That’s here, middle of the night here, before you messed it up. Spartan. Antiseptic. Do not disturb. A trail of clothes from the door to the bed–worry about everything else tomorrow.

Sleep, and it’s that dream again: you can find the gate, find the plane, but there’s no door from the gate to the plane. Which is the way home, of course. No way home–just the waiting place, halls of marked time and any old place.

Gertrude Stein nailed it: “there’s no there there,” in that space between places, the waiting–the island between going and getting there. Or getting home. There’s the irony: for those who make their living going, and carrying others who are on the way too, the idyll would be staying, not going, being home. No door.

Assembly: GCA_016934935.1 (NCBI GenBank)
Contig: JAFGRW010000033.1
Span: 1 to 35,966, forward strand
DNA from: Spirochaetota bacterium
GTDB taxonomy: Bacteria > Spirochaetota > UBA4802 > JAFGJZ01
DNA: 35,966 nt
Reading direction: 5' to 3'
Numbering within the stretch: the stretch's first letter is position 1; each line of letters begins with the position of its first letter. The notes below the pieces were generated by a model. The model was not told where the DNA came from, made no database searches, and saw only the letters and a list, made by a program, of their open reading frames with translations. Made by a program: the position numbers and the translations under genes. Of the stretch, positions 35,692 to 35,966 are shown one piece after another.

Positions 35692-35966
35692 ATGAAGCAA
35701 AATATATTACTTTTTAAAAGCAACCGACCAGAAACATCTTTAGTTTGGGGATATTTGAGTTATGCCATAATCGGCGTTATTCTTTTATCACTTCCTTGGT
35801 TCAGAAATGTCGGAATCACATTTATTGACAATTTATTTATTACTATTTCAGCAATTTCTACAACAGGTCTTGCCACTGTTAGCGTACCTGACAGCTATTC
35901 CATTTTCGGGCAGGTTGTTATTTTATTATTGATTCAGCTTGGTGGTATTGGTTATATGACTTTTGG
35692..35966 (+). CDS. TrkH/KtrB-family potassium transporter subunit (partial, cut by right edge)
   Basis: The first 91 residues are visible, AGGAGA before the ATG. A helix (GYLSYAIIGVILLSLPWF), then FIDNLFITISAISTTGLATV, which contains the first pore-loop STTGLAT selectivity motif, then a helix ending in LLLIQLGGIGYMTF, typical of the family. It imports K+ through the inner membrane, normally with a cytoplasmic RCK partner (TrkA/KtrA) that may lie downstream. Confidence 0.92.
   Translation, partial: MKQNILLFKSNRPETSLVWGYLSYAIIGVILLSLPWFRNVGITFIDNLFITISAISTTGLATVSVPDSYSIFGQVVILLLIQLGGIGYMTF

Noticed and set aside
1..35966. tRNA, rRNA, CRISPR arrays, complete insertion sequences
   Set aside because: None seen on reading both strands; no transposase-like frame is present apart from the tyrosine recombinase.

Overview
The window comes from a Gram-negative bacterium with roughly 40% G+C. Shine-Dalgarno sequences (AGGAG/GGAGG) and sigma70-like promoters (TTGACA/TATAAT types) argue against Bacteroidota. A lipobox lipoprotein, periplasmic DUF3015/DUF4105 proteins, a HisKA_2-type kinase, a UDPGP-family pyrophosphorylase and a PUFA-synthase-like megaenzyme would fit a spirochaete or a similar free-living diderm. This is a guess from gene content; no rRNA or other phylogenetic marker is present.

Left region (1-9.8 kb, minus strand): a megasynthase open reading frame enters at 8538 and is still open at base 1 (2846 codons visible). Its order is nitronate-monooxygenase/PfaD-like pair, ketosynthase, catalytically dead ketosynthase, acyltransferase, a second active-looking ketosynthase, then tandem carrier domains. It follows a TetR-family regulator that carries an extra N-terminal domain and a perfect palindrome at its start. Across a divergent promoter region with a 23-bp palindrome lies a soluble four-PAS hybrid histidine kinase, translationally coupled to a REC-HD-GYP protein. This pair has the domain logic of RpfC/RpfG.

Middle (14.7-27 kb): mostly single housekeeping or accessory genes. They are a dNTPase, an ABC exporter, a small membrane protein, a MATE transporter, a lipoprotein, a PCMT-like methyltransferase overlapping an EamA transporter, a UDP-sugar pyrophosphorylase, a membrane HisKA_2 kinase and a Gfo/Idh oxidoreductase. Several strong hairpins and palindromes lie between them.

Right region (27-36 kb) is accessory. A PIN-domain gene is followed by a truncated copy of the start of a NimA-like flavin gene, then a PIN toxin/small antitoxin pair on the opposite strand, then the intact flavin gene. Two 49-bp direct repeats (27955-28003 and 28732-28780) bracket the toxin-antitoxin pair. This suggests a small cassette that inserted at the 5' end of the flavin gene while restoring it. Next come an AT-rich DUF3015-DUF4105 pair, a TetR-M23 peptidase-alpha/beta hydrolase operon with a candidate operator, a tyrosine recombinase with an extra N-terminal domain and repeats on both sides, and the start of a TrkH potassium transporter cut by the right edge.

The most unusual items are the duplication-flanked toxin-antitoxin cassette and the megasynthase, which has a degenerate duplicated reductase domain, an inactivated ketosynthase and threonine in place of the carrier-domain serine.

So wake up then. Going to need goggles and a snorkel to wade through this one. Not the stuff you’ll think about later–the weather, the jet, the fuel. Rather, another day not home.

Good dog–you’re ready to swim in the deep blue.  People will ask you questions, like “What’s it like to be a trained dog working in the blue every day?” Or maybe they’ll have something equally inane more for each other than for you, like “we’ll let him on” or “we need him” as you try to slip by them going to the office. Funny stuff, right? More likely, though, they have to go to the bathroom; they want to share that with you, assuming you have a constant awareness of toilets and locations, like you do with bailout airfields and low fuel contingencies in flight, right? Funny stuff.